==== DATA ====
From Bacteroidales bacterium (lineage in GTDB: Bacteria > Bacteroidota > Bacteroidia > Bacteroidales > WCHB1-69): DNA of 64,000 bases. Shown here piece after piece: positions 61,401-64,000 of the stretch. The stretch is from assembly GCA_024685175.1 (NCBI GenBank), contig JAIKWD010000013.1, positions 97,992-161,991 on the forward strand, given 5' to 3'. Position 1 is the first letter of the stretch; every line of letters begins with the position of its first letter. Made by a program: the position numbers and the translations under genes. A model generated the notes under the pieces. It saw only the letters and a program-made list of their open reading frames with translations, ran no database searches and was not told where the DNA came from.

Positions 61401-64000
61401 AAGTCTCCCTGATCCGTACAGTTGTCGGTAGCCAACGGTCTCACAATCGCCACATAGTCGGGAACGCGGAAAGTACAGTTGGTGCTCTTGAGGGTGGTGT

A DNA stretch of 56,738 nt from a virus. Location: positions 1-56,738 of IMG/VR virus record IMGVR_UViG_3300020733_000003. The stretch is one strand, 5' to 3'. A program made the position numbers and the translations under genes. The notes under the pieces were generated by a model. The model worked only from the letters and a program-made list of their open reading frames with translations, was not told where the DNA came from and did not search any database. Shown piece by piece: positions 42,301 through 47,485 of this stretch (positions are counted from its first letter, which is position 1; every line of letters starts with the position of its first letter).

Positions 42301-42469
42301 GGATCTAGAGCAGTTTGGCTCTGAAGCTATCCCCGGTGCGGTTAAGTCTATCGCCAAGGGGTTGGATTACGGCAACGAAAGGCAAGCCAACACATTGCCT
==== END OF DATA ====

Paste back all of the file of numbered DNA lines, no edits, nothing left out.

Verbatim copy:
From Bacteroidales bacterium (lineage in GTDB: Bacteria > Bacteroidota > Bacteroidia > Bacteroidales > WCHB1-69): DNA of 64,000 bases. Shown here piece after piece: positions 61,401-64,000 of the stretch. The stretch is from assembly GCA_024685175.1 (NCBI GenBank), contig JAIKWD010000013.1, positions 97,992-161,991 on the forward strand, given 5' to 3'. Position 1 is the first letter of the stretch; every line of letters begins with the position of its first letter. Made by a program: the position numbers and the translations under genes. A model generated the notes under the pieces. It saw only the letters and a program-made list of their open reading frames with translations, ran no database searches and was not told where the DNA came from.

Positions 61401-64000
61401 AAGTCTCCCTGATCCGTACAGTTGTCGGTAGCCAACGGTCTCACAATCGCCACATAGTCGGGAACGCGGAAAGTACAGTTGGTGCTCTTGAGGGTGGTGT

A DNA stretch of 56,738 nt from a virus. Location: positions 1-56,738 of IMG/VR virus record IMGVR_UViG_3300020733_000003. The stretch is one strand, 5' to 3'. A program made the position numbers and the translations under genes. The notes under the pieces were generated by a model. The model worked only from the letters and a program-made list of their open reading frames with translations, was not told where the DNA came from and did not search any database. Shown piece by piece: positions 42,301 through 47,485 of this stretch (positions are counted from its first letter, which is position 1; every line of letters starts with the position of its first letter).

Positions 42301-42469
42301 GGATCTAGAGCAGTTTGGCTCTGAAGCTATCCCCGGTGCGGTTAAGTCTATCGCCAAGGGGTTGGATTACGGCAACGAAAGGCAAGCCAACACATTGCCT